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Articles by Rahmat Ali Khan
Total Records ( 2 ) for Rahmat Ali Khan
  Latif Ullah Khan , Rahmat Ali Khan , Samiullah Khan , Syeda Asma Bano , Fehmida Fasim and Bushra Uzair
  Background and Objective: Various parts of medicinal plants have been used to treat specific disorder from ancient times. Swertia chirayita (Roxb. ex Fleming) is a customary folklore medicine, used in the treatment of liver disorders, fevers, dysentery, diarrhea, stomach problems and other disorders. The present study was carried out in order to assess the antioxidant activity, to evaluate the antifungal properties of the plant’s root and to observe anticancer potential of methanolic extract of Swertia chirayita root. Materials and Methods: Phytochemical analysis and different chemical tests for the screening and identification of bioactive chemical constituents in Swertia chirayita methanolic root extract (SCME) were carried out using the standard procedures. The plants were purchased from local herbal market. In vitro determination of antioxidant properties of SCME were conducted using 1,1-diphenyl-2-picrylhydrazyl (DPPH)radical scavenging activity, H2O2 scavenging activity, Beta-carotene bleaching assay, total antioxidant activity by phosphomolybdenum method, azinobis (3-ethylbenzothiazoline-6-sulfonic acid) (ABTS) radical cation scavenging activity and hydroxyl radical scavenging activity. Anticancer activity of SCME was determined according to the protocol of brine shrimp lethality test. Antifungal potential was determined by measuring zone of inhibition on Potato Dextrose Agar (PDA) plates. The different concentrations of SCME used were 3.0, 1.5, 0.75 and 0.37 mg mL–1. The data were evaluated as Mean±Standard Deviations of 5 independent experimental responses. The results were analyzed using t-test for independent samples with SPSS version 16.0. Results: Phytochemical analysis of SCME showed that phlobatannins, tannins, saponins and terpenoids were present. The SCME exhibited strong antioxidant activity in a concentration dependent manner for in all six models. The SCME at dose of 3 mg mL–1 caused 100% death rate of brine shrimp after 72 h. The SCME showed potent activity against Aspergillus flavus (87%) followed by Aspergillus niger (88%) while the highest activity was shown against Aspergillus fumigatus (92%). Conclusion: The SCME exhibited strong antioxidant, antifungal and cytotoxic potential. Purification of different bioactive compounds should be carried out and in vivo studies are required for further verification.
  Wasim Ahmad , Mushtaq Ahmad , Rahmat Ali Khan , Nadia Mushtaq , Jean Paul Kamdem and Joao Batista Teixeira da Rocha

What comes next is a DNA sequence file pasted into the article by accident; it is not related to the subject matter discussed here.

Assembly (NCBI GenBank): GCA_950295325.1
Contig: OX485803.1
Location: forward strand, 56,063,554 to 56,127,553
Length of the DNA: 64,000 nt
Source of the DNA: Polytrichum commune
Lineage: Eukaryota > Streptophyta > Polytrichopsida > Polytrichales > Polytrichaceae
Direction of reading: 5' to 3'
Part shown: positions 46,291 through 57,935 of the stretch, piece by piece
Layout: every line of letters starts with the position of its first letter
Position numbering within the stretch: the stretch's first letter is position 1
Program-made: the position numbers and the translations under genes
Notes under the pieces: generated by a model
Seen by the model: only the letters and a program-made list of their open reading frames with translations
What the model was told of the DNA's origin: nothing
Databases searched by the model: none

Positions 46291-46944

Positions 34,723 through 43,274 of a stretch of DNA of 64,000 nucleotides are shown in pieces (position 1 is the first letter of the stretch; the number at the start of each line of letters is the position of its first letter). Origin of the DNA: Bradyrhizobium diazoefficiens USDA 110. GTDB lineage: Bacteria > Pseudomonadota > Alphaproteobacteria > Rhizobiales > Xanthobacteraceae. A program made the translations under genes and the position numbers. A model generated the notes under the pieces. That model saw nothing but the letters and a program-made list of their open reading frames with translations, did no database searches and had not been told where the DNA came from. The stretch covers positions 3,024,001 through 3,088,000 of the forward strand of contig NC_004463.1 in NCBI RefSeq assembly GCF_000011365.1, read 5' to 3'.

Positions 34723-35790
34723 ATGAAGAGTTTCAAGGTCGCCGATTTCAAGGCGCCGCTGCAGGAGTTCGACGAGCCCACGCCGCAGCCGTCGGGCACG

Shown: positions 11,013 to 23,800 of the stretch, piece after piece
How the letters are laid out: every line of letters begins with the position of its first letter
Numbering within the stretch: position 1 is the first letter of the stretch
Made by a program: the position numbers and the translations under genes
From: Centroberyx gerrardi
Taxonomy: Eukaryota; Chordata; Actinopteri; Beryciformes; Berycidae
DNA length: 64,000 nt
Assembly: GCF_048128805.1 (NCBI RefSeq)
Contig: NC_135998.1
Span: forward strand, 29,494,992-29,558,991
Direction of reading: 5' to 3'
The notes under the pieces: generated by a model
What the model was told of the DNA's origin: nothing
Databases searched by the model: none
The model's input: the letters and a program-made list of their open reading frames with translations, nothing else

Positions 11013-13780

Background and Objective: Ischemia is a stern decline or absolute obstruction in blood, flowing to various parts of the body. This pathophysiological episode causes cerebral mutilation, a protuberant feature of stroke, which is the 3rd leading cause of demise after cancer and heart attack globally. The principal objective of this work was to understand the sights of neuroprotection provided by M. Officinalis against OGD-R in rat’s brain cortex slices. Materials and Methods: Mitochondrial viability assays were performed via the colorimetric 3(4,5-Dimethylthiazol-2-yl)-2,5-diphenyl tetrazolium bromide (MTT) method. After 2 h of oxygen and glucose deprivation (OGD) followed by 1 h of reperfusion, only viable slices showed the ability to trim down MTT into a purple "Formazan" product that was soluble in dimethyl sulfoxide (DMSO). Absorbance was measured at 570 and 630 nm and the net absorbance (A570-A630) was taken as an index of cell viability. Results: The results of the present investigation demonstrated that oxygen-glucose deprivation (OGD) followed by re-oxygenation led to cell damage/death via an amplifying ROS/free radicals production in rat’s brain cortex slices compared with control after 2 h OGD followed by 1h reperfusion. Melissa officinalis at a concentration of 40 μg mL–1 displayed potential role in neuro-protection against OGD, followed by re-oxygenation in mitochondrial viability assays in vitro. In addition, Melissa officinalis declined or slow down the production of free radicals in the supernatant and slices homogenate of cortex at the end of 2 h OGD followed by 1 h reperfusion. Furthermore, higher concentrations of Melissa officinalis slightly showed neurotoxicity for cortex slices which might be attributed to its pro-oxidant outcome. Conclusion: The results obtained during this study offer evidence for neuroprotective properties of M. officinalis against in vitro ischemia in rat’s cortex slices. Melissa officinalis could be considered as a therapeutic agent in the prevention of neuronal cell death in Ischemia induced by oxygen and glucose deprivation of cortex slices, strengthening further investigations to define the actual component for its use in human. Furthermore, in vivo ischemic models are now in progress to confirm and better characterize its neuroprotection.
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